Part 12 – Employees Are the DNA of Your Minimally Viable Startup 


If your startup needs to be lean and adaptive, your employees should be as well.  The kind of people you hire will have a great deal to do with how successful your startup is.


Instability, uncertainty and to an extent the unknown are the hallmarks of a brand new venture.  You don’t know who your clients are.  You may not know what your deliverables are.  You probably don’t even know what value you are going to bring.  You’re a startup. You’re trying to find a sustainable and growable client base.  Things may be in flux for a long time until you reach that goal.


Any people you hire or those that choose to work with you, probably won’t be happy in a startup’s environment if they are looking for stability and to just go through the motions. Conversely, you probably don’t want to hire people that won’t flourish in a chaotic environment.


So what kind of people should you look for?


1 – Creative people provide solutions.


Your employees need to be creative.  The more creative the better.  Creative people not only have lots of new ideas, they can look at a situation and find the piece that everyone missed that results in a solution to a problem, a new approach, or even a new customer base or product.


People tend to be better at some things more than others.  Not every person can offer ideas for every problem.


2 – Adaptive people fit in everywhere..


Employees who want a single role or responsibility will probably be unhappy.  A startup tends to have people who wear a lot of hats.  True, people will tend to focus on their strengths, and you may want a specialist, but generalists who are good at what they do is a probably a better fit.  An MVS doesn’t have many employees. You need employees who can do more than one thing well and backfill when needed.  They must be willing to do so as well.  Niche-fitters are probably a bad fit.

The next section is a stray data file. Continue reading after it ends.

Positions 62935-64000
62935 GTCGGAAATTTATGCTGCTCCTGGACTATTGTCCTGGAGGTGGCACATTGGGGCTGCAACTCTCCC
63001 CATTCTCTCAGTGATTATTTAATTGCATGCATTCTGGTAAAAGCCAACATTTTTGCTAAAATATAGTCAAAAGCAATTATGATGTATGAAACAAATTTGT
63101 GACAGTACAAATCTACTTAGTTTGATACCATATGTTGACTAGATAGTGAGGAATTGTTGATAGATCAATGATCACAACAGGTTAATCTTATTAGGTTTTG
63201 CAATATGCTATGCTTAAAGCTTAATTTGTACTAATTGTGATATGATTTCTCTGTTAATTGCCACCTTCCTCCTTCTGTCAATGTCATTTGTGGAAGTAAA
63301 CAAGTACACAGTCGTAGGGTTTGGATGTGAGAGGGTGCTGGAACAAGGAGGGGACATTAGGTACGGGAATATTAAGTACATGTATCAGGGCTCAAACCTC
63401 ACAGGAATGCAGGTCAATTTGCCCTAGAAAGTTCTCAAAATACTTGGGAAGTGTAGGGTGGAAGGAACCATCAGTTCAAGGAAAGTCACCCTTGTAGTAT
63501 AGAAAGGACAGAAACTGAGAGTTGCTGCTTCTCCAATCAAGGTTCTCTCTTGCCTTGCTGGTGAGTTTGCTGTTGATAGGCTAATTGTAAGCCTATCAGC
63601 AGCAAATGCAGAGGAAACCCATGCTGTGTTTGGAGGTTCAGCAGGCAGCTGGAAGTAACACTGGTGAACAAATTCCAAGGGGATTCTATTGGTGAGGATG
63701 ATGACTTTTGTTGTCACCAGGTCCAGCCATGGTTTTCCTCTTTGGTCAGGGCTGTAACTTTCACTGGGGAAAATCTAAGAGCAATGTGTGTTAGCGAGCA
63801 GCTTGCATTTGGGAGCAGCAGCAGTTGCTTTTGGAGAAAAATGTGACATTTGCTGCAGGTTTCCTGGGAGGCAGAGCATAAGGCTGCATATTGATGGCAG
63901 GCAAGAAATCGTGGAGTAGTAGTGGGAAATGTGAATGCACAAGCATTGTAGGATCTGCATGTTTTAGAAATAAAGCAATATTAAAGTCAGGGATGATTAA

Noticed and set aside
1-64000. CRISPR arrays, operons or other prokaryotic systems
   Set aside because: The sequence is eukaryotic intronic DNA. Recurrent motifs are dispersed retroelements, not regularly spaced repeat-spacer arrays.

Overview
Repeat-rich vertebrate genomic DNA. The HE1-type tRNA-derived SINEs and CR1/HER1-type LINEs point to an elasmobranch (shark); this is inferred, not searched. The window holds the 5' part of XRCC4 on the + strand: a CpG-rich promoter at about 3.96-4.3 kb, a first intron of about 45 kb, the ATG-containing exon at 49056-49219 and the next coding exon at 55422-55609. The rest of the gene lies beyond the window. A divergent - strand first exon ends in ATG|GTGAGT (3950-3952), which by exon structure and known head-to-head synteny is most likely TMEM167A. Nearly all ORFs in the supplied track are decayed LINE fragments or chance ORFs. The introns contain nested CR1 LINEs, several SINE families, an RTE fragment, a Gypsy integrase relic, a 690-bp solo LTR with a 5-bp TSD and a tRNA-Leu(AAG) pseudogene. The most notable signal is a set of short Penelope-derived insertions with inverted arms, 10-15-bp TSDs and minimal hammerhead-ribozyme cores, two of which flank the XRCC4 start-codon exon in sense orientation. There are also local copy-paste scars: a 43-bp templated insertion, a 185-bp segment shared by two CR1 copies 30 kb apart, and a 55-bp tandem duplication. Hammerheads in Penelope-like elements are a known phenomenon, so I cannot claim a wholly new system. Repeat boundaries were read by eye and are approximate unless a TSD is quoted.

3 – Capable people accomplish what they set out to do.


Employees may be adaptive and creative, but if they don’t accomplish anything in the process the value they bring is more theory than practice.  You want both. If you don’t get things done you can’t measure progress and results.  Capable people can take an idea or a solution and build an experiment around it to prove or disprove their ideas.


4 – Successful people don’t hold onto failure.


If your employee is capable and runs an experiment, and the experiment is a failure, they don’t hold onto the idea and they don’t take the failure personally or grudgingly. We all experience emotions, good and bad. To a successful person a failure is a chance to learn and improve, not mope or complain.  A successful person knows when to give up and move on when their pet project isn’t going anywhere. A successful person tends to live in the present and future. Egos aren’t welcome. Confidence and pragmatic risk-taking is encouraged.


5 – Honest, helpful, and positive people are a given.


Why would you want anything else?


6 – Diverse people and backgrounds brings perspective.


If you want all of your employees to be just like you, the question becomes, why do you want to compete with yourself in your own business?  Also, why do you want to bet your business on a very narrow point of view? Different perspectives bring a different outlook and approach. Diverse people bring diverse approaches and understandings.  That’s not a bad thing.


Your employees should be a cross section of ages, backgrounds, races, genders, etc.  The hard part is that you’re an MVS.  You don’t have a huge number of employees.  Initial diversity will be minimal as well. Don’t let this become a de facto standard for future employee hiring.



Your startup is a child business. It’s future growth and success depends to a great extent on the DNA you bring to it in the initial phases of its existence.



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